The Legendary Starfy/Regional differences
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Reason given: Differences in character names, names of abilities, location names, etc.
During the localization process of The Legendary Starfy, various changes were made to the game so that it would appeal to players from the United States and Australia.
This article covers regional differences in the game. For other differences relating to the game's distribution, including box and manual, see here.
- 1 Title change
- 2 Journal 'unlocked' mark
- 3 Stuff differences
- 4 Manga-style cutscenes
- 5 Mermaid's voice
- 6 Moe's voice
- 7 Narrations
- 8 Time notation
- 9 References
This game was originally released as Densetsu no Stafy Daīru Kaizokudan (Japanese: 伝説のスタフィー たいけつ！ダイール海賊団), literally Legendary Starfy Daīru Pirate Squad (or ostensibly Dire Pirate Squad) in Japan. Daīru Pirate Squad refers to the group of space pirates lead by Mashtooth, including The Terrible Trio and Swabbies.
The game was released outside of Japan simply as The Legendary Starfy, presumably because it is the first game in the series to have been released outside of Japan, so the rest of the title wouldn't have been needed to differentiate it from the other four games.
Journal 'unlocked' mark
In the Japanese version, unlocked entries in the Journal (known as 'Events' in this version) are marked with a red marujirushi ('◯ mark') instead of a green tick. A tick actually has an different meaning to the Japanese, meaning 'incorrect'.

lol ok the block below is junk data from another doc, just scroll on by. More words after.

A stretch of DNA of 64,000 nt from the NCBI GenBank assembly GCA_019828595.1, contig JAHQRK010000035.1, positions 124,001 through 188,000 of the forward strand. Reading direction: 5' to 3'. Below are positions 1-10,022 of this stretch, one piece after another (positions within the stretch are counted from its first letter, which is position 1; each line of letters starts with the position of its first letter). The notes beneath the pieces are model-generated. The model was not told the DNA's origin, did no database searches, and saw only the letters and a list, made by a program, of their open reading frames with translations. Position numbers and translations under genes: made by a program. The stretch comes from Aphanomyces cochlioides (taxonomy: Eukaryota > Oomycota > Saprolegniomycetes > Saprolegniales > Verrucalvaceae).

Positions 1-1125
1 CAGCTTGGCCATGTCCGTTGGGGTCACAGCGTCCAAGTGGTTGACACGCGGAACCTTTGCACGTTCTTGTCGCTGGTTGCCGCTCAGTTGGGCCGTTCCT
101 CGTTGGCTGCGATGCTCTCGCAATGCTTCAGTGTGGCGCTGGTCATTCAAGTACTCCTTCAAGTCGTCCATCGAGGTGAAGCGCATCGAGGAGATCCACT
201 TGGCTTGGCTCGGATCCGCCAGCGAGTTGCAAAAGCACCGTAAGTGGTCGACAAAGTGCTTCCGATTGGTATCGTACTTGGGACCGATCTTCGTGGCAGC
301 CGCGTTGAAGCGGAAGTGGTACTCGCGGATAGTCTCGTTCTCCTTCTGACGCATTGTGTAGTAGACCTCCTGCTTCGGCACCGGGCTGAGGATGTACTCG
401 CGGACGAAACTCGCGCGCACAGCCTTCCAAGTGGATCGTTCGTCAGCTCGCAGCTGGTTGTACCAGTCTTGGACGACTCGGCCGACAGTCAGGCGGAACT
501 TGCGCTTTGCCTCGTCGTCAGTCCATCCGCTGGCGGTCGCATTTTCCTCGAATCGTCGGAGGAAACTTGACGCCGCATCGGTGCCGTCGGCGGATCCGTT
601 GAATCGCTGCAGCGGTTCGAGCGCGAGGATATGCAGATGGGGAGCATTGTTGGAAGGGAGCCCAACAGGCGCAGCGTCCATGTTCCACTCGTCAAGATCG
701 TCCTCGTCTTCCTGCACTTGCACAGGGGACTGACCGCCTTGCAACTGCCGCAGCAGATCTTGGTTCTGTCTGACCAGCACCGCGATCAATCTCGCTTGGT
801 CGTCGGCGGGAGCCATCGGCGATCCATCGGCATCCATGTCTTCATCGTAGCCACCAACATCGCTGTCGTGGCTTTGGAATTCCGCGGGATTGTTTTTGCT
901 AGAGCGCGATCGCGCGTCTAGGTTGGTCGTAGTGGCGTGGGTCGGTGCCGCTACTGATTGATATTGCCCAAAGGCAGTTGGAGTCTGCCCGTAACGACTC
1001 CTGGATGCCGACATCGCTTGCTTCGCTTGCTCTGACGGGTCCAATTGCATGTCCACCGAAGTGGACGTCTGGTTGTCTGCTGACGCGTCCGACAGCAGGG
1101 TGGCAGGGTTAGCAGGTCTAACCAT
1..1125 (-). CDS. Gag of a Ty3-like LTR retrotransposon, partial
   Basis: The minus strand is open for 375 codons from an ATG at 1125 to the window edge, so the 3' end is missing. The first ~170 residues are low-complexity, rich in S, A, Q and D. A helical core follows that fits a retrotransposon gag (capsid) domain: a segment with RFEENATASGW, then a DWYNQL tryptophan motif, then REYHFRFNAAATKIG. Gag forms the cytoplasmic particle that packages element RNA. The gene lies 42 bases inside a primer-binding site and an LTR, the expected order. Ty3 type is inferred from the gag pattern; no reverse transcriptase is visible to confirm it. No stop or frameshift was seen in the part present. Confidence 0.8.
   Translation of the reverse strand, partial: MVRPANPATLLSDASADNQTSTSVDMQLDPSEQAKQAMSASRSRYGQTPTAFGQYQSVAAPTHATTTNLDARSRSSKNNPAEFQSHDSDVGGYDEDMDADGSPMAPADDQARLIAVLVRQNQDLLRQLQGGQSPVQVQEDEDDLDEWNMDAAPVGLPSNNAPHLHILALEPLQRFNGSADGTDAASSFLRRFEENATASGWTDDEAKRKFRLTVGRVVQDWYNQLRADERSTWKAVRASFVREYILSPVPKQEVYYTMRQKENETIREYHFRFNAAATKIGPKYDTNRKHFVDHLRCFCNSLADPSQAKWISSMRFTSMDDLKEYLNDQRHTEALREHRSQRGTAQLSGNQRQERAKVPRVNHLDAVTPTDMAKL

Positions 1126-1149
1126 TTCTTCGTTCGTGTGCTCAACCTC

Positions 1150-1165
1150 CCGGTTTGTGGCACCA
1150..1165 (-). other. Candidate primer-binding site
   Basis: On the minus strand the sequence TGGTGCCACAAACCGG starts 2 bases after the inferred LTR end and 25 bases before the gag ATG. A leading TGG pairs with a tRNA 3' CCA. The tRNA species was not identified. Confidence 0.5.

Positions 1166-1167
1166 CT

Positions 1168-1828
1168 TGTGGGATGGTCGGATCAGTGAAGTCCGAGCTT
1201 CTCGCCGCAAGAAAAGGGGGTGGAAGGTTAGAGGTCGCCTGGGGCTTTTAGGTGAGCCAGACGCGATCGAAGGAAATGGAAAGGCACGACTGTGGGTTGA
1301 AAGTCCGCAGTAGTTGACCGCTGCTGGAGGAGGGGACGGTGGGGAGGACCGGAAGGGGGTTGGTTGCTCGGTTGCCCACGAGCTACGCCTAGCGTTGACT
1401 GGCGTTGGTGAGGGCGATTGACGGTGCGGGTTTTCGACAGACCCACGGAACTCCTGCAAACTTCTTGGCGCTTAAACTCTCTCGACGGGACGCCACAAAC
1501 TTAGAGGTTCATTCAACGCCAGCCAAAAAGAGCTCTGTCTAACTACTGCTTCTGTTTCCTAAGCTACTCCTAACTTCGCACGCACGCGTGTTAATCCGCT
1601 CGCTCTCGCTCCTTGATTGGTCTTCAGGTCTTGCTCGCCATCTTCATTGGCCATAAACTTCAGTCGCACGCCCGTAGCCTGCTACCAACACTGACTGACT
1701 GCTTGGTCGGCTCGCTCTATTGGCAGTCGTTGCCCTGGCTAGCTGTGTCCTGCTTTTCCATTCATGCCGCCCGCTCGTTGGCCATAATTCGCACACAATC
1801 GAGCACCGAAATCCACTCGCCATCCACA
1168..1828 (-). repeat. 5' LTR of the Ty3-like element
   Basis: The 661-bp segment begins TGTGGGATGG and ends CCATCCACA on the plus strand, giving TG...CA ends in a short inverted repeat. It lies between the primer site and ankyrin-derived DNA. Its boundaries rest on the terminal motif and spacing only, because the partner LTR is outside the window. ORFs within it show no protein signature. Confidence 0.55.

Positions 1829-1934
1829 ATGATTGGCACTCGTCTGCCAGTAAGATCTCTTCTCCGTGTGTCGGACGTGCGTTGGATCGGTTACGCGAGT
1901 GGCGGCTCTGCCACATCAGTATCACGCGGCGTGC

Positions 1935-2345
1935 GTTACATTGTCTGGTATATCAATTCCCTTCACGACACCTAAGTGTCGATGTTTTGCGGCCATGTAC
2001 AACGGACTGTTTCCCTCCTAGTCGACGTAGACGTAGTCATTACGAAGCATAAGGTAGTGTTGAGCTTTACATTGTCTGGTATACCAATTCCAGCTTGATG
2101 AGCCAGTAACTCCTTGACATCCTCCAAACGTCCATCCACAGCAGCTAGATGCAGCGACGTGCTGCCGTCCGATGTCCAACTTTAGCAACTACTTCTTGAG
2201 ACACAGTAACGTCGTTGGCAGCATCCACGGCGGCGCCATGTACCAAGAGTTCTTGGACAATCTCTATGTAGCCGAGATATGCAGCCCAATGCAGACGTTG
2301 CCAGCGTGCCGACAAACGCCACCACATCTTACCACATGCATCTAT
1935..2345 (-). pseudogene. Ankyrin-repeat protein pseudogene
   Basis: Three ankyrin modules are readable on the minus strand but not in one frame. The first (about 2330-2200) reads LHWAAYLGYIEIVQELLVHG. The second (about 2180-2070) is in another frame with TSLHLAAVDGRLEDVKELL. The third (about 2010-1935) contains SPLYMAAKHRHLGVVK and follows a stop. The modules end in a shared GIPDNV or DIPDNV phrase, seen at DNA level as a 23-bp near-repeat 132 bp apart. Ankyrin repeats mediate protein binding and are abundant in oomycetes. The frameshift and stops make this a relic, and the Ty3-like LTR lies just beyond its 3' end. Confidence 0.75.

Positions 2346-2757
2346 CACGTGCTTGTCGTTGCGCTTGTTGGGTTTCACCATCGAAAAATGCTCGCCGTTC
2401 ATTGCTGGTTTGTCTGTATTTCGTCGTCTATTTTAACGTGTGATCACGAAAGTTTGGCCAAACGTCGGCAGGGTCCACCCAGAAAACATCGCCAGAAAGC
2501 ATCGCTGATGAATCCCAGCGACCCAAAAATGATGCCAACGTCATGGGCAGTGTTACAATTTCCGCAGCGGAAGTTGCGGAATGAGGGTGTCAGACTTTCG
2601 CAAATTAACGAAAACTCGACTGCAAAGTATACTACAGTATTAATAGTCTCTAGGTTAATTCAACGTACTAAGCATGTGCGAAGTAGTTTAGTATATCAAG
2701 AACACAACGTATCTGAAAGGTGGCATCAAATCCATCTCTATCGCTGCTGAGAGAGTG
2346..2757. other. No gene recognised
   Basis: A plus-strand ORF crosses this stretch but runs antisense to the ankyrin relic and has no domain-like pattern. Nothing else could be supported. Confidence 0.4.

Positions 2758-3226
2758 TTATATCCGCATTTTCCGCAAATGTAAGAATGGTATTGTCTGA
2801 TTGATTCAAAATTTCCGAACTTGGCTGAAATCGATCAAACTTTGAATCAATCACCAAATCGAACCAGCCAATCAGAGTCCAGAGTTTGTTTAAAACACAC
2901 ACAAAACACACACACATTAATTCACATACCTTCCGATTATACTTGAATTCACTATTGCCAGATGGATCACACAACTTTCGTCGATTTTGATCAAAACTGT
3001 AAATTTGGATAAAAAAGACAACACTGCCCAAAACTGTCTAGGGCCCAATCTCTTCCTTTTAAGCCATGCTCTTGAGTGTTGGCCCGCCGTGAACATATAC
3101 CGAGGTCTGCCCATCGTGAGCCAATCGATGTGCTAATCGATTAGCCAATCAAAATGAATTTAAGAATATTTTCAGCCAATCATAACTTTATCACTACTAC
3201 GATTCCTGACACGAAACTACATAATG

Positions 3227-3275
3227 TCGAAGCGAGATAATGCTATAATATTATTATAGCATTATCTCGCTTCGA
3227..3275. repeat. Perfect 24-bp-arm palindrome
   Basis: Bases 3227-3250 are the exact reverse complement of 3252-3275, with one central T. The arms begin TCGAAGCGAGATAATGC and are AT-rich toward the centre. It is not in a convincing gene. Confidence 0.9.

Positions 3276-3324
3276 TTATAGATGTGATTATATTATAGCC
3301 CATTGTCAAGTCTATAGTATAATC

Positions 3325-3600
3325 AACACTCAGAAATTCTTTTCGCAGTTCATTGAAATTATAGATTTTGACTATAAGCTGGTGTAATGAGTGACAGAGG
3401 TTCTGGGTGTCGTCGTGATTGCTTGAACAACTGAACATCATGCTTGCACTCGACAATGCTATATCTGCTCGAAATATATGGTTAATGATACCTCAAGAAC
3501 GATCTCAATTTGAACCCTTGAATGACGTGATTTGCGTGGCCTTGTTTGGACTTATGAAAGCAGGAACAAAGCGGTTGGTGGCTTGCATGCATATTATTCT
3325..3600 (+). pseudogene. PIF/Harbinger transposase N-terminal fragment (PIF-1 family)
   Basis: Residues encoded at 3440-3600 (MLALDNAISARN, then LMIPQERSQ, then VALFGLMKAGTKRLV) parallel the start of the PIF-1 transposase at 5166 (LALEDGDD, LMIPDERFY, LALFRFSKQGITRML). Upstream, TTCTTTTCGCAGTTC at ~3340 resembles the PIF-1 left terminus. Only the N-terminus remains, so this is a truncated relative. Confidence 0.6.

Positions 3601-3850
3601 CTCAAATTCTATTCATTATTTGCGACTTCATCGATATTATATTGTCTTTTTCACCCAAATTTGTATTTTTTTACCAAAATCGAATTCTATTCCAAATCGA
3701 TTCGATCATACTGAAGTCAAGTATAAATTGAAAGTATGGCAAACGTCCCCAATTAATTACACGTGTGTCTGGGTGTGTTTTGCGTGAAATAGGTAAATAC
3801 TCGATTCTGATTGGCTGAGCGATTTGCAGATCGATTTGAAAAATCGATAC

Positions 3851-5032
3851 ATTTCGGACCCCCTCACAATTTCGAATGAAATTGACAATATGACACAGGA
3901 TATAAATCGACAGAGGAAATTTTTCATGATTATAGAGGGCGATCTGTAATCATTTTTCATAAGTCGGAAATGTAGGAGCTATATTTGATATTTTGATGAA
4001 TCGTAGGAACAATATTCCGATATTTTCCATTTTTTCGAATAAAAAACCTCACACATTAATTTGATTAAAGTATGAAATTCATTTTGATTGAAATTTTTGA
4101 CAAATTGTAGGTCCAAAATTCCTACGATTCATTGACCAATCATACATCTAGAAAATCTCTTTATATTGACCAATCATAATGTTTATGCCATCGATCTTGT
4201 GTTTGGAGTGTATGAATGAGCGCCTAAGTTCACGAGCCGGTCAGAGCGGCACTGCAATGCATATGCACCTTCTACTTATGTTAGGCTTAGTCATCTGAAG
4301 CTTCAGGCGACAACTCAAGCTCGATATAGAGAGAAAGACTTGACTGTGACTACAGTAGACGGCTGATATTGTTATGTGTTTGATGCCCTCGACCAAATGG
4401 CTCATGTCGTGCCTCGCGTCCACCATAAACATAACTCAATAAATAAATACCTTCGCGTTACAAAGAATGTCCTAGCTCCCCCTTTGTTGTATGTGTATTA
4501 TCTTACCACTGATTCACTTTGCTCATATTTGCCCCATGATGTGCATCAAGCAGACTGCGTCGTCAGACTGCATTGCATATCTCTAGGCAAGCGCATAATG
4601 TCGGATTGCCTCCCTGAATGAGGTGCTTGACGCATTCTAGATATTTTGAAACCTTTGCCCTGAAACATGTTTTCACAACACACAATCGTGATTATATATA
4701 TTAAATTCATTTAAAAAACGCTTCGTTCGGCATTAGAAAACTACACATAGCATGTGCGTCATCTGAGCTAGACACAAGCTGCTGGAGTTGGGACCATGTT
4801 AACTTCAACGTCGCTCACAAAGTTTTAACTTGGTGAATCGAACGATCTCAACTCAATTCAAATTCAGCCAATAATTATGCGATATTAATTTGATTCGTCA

This section describes differences in the Stuff between the Japanese and English versions.
See also The Legendary Starfy/Stuff for a list of Stuff in the game.
Changed Japanese names
When the game was translated from Japanese to English, most of the names of the Stuff did not receive literal translations. The table below describes a number of notable changes.
Various changes were made to the appearance of the Stuff between the localisations and the original Japanese version.
In the Japanese version, the text on the badge is written in blue instead of black.
In the Japanese version, the texts 'Hello!' (Starfy) and 'Love ya!' (Starly) are written with two exclamation marks instead of one.
In the Japanese version, papers on Starfy and Starly's clothes omit a blue/orange section on the top of the paper and have kana written vertically. Starfy's version has the written kana 'ス' (Su), 'タ' (Ta) - the first two letters of 'スタフィー' (Starfy). Starly's version has the text 'ス', (Su) 'タ' (Ta) and the letter 'P', which phonetically sounds like Starly's Japanese name, 'Stapy'.
In the localisations, there is text on the blue/orange section of the paper which is difficult to read. Additionally, at the bottom of the paper there is text that says either 'Starfy' or 'Starly'.
In the Japanese version, the top of the paper on the clipboard on Starly's version says 'KARTE' instead of 'CHART'. This is probably a romaji rendering of 'chart' from the katakana 'カルテ' (karute).